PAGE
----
The chef behind the buzzy new Beverly Hills spot Terrine dishes on his favorite local restaurants.

By Nate Storey
June 25, 2015
Ryan Tanaka

The national culinary cognoscenti has been heaping praise on Kris Morningstar for his populist approach at the So-Cal-style brasserie Terrine, where he’s earned a reputation as a charcuterie master. Here, the chef leads us around L.A. in five meals.


“Texas breakfast is awesome! The Lone Star Migas at HomeState is my jam: smokey, shredded brisket with cheddar and spicy pico de gallo. Finish with a Frito pie.”


“At the Tasting Kitchen in Venice, Casey Lane puts out great food and the service is proper. That sticky bun is sexy! The fried chicken and waffles is one of the best around, and the tomato-braised egg with polenta is so addictive—the spicy sauce is lip-smacking, plus it has a little umami from the cheese. I like to take my friends visiting from out of town because the vibe is fun, and when you’re done, you can walk around Venice and get the beach air.”


“This one depends on where I am and how I feel. My Chef de Cuisine and I go to Connie and Ted's: she loves the lobster roll, I get clams on the half shell and the grilled scallop. We always get two orders of the hot buttered rolls, baked to order in a cast iron. Otherwise, I’m at Ernesto Uchimura's Plan Check. It’s a great place for chef-spotting—last time I was there I saw Marcel Vigneron and Kevin Luzande—and the burger and crack-like smoked fried chicken sandwich with pimento cheese keep me coming back!”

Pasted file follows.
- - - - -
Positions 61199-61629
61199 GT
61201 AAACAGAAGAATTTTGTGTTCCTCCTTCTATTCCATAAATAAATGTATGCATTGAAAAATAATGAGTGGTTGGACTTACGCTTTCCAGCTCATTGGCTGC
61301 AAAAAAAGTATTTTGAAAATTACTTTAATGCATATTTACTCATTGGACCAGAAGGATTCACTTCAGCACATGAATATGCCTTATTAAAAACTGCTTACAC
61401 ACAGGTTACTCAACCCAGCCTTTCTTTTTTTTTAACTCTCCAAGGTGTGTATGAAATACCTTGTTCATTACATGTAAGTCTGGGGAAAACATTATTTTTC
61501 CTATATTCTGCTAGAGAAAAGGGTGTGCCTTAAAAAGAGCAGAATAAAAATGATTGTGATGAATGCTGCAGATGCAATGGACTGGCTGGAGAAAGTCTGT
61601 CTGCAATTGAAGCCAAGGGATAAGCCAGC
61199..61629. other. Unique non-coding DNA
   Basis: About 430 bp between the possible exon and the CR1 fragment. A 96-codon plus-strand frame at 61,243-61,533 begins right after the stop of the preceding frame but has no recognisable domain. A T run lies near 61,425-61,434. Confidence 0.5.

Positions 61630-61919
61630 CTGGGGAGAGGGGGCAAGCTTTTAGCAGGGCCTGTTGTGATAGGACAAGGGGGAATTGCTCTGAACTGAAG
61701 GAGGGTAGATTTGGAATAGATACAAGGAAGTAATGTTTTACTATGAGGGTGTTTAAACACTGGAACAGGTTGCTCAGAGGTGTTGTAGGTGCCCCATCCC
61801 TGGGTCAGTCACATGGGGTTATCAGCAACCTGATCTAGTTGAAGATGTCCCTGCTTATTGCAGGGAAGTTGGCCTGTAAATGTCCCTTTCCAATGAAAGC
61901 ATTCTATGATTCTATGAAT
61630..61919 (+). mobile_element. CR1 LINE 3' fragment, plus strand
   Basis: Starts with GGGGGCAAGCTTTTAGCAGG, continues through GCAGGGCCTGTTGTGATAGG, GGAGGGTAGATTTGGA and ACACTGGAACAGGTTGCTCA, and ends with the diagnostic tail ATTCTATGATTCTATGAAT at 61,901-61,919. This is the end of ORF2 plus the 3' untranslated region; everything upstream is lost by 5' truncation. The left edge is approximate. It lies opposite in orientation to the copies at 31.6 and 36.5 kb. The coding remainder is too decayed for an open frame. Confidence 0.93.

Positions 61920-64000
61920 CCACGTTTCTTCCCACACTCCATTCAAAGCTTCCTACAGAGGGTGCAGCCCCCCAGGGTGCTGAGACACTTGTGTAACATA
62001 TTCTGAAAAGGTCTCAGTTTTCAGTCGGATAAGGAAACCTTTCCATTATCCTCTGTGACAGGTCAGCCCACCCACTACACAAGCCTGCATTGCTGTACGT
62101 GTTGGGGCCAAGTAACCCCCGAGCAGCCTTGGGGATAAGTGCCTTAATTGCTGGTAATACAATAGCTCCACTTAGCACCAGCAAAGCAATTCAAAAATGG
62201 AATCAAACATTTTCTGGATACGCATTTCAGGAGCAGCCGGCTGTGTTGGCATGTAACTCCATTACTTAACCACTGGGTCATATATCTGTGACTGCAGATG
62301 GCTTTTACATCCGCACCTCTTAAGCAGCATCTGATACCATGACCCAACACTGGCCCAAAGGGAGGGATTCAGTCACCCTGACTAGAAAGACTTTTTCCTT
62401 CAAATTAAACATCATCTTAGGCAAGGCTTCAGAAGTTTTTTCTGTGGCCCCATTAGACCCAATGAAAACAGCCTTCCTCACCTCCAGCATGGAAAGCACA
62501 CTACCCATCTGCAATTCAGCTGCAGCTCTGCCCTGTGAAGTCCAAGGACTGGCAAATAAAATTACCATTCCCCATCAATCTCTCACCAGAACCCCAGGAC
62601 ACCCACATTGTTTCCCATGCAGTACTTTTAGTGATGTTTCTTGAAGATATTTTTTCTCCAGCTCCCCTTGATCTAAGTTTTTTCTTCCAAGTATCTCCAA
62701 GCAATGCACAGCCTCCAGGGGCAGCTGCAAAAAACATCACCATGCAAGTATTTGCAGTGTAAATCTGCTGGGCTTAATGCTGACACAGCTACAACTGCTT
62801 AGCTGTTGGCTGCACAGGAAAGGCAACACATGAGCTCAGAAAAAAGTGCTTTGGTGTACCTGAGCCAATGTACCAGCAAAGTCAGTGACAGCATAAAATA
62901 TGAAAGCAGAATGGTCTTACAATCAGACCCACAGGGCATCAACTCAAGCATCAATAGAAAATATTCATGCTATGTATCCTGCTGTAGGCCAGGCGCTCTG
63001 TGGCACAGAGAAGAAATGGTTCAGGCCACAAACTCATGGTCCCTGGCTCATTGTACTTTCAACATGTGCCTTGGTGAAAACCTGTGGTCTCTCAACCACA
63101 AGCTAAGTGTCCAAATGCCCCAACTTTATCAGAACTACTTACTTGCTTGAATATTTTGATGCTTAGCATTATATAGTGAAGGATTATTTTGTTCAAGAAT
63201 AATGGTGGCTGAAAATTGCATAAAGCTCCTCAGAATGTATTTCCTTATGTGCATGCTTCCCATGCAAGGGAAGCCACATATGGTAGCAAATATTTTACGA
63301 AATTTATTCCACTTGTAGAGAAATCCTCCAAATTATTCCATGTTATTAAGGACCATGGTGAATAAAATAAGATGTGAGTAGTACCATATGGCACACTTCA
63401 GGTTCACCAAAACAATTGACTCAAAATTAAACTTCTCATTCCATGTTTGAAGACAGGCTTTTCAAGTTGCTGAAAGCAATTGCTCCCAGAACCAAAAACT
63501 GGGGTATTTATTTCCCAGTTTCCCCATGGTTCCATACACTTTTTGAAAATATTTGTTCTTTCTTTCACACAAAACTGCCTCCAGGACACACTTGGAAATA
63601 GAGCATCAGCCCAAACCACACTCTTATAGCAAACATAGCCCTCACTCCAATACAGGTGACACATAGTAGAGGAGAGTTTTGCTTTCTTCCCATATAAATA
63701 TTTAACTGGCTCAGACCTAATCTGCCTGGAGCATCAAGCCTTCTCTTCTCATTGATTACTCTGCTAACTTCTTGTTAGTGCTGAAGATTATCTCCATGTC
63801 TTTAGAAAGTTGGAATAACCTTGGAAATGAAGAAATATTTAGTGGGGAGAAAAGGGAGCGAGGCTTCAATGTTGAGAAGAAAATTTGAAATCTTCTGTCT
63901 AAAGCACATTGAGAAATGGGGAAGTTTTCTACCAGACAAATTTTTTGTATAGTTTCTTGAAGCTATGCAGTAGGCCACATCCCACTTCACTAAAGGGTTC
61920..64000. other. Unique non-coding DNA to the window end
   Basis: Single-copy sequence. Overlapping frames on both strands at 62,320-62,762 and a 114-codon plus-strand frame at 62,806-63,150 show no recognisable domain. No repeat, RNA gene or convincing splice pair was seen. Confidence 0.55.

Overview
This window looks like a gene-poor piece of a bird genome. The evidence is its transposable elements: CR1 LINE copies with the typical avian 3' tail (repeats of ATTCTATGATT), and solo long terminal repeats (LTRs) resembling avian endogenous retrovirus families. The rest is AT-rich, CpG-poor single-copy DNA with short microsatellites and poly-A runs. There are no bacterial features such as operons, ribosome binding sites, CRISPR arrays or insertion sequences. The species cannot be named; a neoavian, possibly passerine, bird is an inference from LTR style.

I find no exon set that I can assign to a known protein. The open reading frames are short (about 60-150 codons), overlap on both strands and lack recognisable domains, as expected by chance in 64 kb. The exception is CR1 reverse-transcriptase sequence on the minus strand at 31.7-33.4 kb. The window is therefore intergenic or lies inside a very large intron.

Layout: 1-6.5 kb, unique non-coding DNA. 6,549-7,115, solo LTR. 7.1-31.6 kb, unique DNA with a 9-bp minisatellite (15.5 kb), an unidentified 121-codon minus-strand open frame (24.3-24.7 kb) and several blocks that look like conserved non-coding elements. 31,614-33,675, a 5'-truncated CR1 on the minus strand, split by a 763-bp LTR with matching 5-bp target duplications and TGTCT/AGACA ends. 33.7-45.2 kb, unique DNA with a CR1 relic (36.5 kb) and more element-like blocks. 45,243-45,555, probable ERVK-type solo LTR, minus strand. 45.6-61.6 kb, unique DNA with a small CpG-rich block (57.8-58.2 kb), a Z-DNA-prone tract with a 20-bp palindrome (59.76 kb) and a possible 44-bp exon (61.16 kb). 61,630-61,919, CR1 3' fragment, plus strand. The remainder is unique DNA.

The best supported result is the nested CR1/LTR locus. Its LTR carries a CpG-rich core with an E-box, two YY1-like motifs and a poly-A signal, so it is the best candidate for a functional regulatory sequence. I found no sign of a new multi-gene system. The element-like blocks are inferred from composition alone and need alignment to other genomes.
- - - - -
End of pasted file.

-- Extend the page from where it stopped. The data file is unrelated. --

“Whenever my foodie friends come to town, I recommend Sotto. It’s southern Italian with a ton of soul. There’s always new places of the moment like Alimento or Broken Spanish, which I know will please people for years, but Sotto is at the top of my list. I have great memories there too: Test Kitchen (a rotating pop-up of chefs and mixologists) was hosted in this space, I met my business partner, Stephane Bombet, there, and made friends with so many chefs. Just walking through the door reminds me of good times.”

Late Night

Shin-Sen-Gumi or The Pikey! Shin-Sen-Gumi is where chefs go for a great bowl of ramen and octopus takoyaki. My first time there was right after filming “Knife Fight” with Ilan Hall and Giovanni Reda. I had no idea that Giovanni was an icon in the skateboarding community, and three kids came up asking for his picture. I asked if that happens a lot, and he just said “Yeah… a bit.” The Pikey has a classic pub feel and stays open later; the chicken liver toast and Welsh rarebit is the perfect snack.”

Nate Storey is an assistant editor at Travel + Leisure. Follow him on Instagram at @storeys and Twitter at @StoreysTL.